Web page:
Whether tucked into a crusty Italian loaf, resting atop a mound of spaghetti, or served on their own with a ladle of marinara sauce, there are few dishes more comforting than those that include meatballs. And we’ve tracked down the restaurants that serve the 18 best meatballs in America.
Charlie Gitto’s is a St. Louis institution, arguably its most famous Italian restaurant. Sure, it may be touristy, but that doesn’t mean the food isn’t good; in fact, locals will tell you that there’s no better place for a big platter of Italian-American classics, especially spaghetti and meatballs. Meatballs are perfectly sized and long-simmered until tender, and they’re nestled in a bed of al dente spaghetti and topped with house-made Bolognese and a healthy dose of shredded mozzarella before being finished in the oven.
Yelp/ Mike C.
This mom and pop meatball shop has been featured on shows including Diners, Drive-Ins and Dives, and serves some killer meatballs as well as arguably the best Philly cheesesteaks in Salt Lake City. Philly native Joanna Rendi prepares her meatballs with a base of ground beef and both hot and sweet Italian pork sausage mixed with eggs, chopped garlic, parsley, breadcrumbs, and (secret ingredient alert) oatmeal. These giant meatballs are then baked, sliced in half, and simmered in fresh-made marinara sauce all day long. As Fieri might say, “Winner, winner, meatball dinner!”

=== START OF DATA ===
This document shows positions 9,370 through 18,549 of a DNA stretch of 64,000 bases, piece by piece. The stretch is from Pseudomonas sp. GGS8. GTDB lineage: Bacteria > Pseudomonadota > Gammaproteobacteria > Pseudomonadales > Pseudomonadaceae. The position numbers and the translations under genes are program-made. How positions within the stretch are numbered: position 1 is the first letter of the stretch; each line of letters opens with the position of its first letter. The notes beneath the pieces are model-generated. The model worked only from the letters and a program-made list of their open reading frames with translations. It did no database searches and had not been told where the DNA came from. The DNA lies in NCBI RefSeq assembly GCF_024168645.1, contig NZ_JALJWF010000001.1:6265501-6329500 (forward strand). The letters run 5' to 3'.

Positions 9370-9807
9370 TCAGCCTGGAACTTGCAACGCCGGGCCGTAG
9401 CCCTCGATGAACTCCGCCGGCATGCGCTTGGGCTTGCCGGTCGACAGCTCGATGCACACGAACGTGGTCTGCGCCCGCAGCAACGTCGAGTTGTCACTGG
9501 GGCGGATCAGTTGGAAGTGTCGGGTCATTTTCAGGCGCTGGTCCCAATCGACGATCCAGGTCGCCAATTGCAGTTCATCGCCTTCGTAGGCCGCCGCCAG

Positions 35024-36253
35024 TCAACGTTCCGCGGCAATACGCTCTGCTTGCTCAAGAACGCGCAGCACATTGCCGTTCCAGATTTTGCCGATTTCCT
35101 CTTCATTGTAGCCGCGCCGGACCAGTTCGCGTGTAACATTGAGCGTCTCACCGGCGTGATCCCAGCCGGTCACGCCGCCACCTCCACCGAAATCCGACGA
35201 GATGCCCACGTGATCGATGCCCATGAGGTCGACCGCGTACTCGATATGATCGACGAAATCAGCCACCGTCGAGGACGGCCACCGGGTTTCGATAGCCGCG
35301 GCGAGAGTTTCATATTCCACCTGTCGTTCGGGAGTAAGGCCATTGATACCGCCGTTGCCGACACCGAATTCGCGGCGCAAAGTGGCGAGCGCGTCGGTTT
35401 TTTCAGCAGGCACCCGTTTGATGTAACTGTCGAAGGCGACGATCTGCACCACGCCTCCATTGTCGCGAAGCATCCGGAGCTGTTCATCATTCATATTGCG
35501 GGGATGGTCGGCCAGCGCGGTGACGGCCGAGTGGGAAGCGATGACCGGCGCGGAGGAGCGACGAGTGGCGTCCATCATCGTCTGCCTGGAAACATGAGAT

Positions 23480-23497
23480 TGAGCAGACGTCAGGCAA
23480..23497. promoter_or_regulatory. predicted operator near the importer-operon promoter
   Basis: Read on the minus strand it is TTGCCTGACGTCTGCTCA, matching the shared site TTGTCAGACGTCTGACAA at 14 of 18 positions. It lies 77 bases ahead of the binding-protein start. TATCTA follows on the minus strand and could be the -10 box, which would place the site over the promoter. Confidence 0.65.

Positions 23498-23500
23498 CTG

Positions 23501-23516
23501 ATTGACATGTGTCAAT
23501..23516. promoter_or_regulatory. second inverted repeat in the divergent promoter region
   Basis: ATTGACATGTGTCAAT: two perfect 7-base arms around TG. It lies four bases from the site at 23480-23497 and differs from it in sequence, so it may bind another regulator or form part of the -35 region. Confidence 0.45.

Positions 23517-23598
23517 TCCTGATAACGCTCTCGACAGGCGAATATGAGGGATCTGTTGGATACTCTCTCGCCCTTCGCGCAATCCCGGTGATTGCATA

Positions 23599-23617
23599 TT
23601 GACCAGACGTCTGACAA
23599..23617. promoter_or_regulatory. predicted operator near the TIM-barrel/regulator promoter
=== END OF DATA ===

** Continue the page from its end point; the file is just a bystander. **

This Baltimore landmark is half-deli, half-grocery, and there are lines out the door on a daily basis for a very good reason: everything served here is astoundingly delicious. Seriously, you can drink the marinara sauce straight and be licking your lips. Celebrating 100 years in business, the closely-guarded meatball recipe doesn’t appear to have changed at all since day one. The meatball subs, with meatballs and marinara sauce tucked into a hollowed-out freshly-baked hero roll, are so good that you won’t be able to put it down until every bite is gone, try as you might.
Yelp/ ML V
Hidden in the northeastern corner of New York’s Upper East Side is a tiny little café that’s been open for nearly a century. Run by the same family as the renowned Ottomanelli’s line of butcher shops, the menu is full of Italian-American classics based on old family recipes, as well as burgers, pan pizzas, and ribs that are far better than they have any right to be. Just about every item on the menu is comforting, none moreso than the spaghetti and meatballs. The gigantic meatballs are made with beef from the family butcher shop mixed with plenty of cheese, garlic, and bread crumbs. When nestled atop a heaping bowl of spaghetti and topped with a huge ladle of sauce, it’s as perfect a rendition of this classic pasta dish as you’ll ever see.